Mosaic spreads cultural expression

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October 3, 2008

10:48 AM

Like the start of every other new school year, this one commenced with the usual conversational questions about summer gossip, new classes and housing. To my surprise, however, very few people knew exactly what I meant when I spoke of my residence in the Mosaic House. Many thought it was specialty housing in the Randolph Complex or an off-campus residence facility. And those who had heard about it could not quite put their finger on what it actually was.

The Mosaic House, located on the second floor of Jamestown North, is specialty housing sponsored by the women’s studies department. This is the house’s third year at the College of William and Mary and is coordinated by professor Christy Burns, director of the department. Rising sophomores, juniors and seniors are selected for the following year through an application process in early February. According to the women’s studies department website, residents are expected to “organize their own events — film series, speakers, diversity workshops, cultural fairs — and are involved in on-going intellectual exchange about culture, diversity, interracial community and alternative lifestyles.”

It effectively combines the cultural aspect of language houses with the activism and expression of interest groups.

The College should support the Mosaic House residents as increasing awareness and promoting its goal throughout campus. Perhaps this specialty housing can be extended to freshman dorms for new students interested in such a program. While filling out their housing surveys in the summer, the incoming freshmen can choose to apply for spaces in selected dorms. This will instill in them the meaning of diversity and activism throughout their college careers.

Since its founding, the Mosaic House has seen a huge surge in the number of applicants. The number has increased from approximately 30 to 40 applicants in the past to over 100 for the current school year. This steady rise in awareness and interest is very promising, but the College needs to help sponsor this institution in the future. The College can extend the current Mosaic House by adding more rooms from Jamestown North or by providing other dorms with similar goals and facilities.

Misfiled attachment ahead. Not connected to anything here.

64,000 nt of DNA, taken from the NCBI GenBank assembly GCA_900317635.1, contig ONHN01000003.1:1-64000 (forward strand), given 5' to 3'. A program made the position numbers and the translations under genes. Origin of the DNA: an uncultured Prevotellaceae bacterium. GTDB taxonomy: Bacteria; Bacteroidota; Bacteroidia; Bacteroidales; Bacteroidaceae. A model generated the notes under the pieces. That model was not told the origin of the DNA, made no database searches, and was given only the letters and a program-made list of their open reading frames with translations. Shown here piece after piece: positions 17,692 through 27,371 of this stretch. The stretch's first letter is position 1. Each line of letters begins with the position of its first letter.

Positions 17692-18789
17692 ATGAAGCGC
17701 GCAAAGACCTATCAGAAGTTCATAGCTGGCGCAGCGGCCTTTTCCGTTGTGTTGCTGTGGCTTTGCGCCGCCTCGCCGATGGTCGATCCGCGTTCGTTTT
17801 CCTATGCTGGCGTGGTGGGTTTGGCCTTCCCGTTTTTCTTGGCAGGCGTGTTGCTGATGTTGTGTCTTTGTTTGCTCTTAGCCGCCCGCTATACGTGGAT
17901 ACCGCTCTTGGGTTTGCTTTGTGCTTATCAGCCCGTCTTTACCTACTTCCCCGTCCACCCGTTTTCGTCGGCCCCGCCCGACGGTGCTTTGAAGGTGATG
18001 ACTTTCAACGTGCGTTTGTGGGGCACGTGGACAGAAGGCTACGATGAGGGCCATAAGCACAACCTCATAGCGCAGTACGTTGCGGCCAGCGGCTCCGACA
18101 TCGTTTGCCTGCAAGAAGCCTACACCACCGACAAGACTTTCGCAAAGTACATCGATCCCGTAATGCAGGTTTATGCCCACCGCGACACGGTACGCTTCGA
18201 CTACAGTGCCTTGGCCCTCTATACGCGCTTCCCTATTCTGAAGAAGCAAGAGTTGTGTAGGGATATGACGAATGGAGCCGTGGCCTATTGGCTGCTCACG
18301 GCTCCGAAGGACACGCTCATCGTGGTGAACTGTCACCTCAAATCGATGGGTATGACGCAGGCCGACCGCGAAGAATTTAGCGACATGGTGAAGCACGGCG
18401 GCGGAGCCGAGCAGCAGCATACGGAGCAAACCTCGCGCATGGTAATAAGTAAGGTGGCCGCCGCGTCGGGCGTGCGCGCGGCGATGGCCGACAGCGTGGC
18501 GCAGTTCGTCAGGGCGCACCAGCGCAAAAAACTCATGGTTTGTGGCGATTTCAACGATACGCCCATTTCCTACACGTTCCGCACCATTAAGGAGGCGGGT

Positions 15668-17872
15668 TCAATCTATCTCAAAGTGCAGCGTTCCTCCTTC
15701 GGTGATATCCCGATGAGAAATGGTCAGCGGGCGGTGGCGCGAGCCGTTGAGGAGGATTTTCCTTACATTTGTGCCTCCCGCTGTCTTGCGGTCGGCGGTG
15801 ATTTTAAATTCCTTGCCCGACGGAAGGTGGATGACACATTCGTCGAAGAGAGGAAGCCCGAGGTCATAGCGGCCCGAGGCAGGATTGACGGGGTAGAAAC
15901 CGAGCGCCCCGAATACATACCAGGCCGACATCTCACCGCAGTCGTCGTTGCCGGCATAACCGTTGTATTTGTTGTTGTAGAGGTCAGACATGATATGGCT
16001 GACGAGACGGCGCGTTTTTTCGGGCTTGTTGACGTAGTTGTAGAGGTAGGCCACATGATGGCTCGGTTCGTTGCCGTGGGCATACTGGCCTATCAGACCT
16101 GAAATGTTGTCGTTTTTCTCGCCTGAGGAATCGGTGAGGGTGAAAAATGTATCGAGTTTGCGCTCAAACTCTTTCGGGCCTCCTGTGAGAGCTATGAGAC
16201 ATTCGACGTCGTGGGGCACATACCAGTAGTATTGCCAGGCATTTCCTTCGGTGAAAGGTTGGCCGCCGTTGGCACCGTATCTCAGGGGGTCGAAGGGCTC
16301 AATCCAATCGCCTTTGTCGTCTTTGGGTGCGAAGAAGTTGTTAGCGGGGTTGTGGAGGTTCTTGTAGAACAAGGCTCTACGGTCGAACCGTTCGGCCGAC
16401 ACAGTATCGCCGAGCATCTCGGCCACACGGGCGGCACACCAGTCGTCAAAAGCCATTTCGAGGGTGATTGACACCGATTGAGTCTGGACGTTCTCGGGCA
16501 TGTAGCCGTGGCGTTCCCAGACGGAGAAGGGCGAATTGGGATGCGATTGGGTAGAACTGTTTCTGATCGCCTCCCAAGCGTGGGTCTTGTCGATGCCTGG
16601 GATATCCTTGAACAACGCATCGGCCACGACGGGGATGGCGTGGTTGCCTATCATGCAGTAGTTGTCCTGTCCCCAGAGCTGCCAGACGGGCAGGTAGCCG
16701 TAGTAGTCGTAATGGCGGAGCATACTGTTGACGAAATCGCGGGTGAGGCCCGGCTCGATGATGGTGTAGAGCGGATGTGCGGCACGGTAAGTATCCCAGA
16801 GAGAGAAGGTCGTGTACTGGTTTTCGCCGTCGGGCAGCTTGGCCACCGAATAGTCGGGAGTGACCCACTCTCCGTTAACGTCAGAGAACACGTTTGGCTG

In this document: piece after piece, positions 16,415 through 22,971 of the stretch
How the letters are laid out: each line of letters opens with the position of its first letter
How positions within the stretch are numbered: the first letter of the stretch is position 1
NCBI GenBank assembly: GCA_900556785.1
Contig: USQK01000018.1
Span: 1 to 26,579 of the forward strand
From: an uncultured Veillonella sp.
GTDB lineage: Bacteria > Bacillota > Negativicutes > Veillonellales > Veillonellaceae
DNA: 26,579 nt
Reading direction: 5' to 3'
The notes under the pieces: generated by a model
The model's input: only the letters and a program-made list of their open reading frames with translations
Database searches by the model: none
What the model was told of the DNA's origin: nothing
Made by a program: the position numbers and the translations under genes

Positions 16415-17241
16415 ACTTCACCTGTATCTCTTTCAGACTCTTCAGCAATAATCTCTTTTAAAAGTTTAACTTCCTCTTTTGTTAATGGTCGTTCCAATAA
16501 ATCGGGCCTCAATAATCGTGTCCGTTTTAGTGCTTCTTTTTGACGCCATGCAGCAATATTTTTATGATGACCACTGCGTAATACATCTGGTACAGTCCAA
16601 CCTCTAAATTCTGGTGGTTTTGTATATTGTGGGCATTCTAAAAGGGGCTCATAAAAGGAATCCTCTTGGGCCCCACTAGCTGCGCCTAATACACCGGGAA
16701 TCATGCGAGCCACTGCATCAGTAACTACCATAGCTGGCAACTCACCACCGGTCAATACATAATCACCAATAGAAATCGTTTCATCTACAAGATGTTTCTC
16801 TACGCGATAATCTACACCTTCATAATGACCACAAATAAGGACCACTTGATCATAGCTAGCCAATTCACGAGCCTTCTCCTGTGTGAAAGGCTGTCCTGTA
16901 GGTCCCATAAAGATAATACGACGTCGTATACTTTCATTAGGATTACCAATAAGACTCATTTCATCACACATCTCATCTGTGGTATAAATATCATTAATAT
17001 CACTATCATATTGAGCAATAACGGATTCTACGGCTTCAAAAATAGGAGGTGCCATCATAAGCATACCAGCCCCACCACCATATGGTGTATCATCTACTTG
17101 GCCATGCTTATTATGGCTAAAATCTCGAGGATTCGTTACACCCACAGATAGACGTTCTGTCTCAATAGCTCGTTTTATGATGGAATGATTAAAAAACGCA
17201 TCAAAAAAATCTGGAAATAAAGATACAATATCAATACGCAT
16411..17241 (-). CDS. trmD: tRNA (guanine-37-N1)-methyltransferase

Diversity on campus is lively and ambitious with a plethora of cultural, religious and feminist organizations focused on increasing awareness through shows, speakers, fairs and other events. However, the Mosaic House is unique in the sense that students are allowed an opportunity to live and experience this amalgamation of identities every day. The house also hosts events to welcome students, like experiencing the taste of Filipino cooking while listening to Persian music and possibly learning a few Hindi words from a resident.
Diversity plays a significant role in increasing the richness of the College, but the expression of this diversity is even more important. The Mosaic House allows for a concentrated voice to engage in dialogue with the community. Living in the lavish Jamestown residences is a dream come true. However, I cherish the context of this dream even more. Interacting with students from such distinct backgrounds and sharing similar interests with them is very rewarding.

It is always surprising how much can be learned and exchanged just through a conversation — a casual interaction of diverse identities.

Kalyani Phanasalkar is a sophomore at the College.

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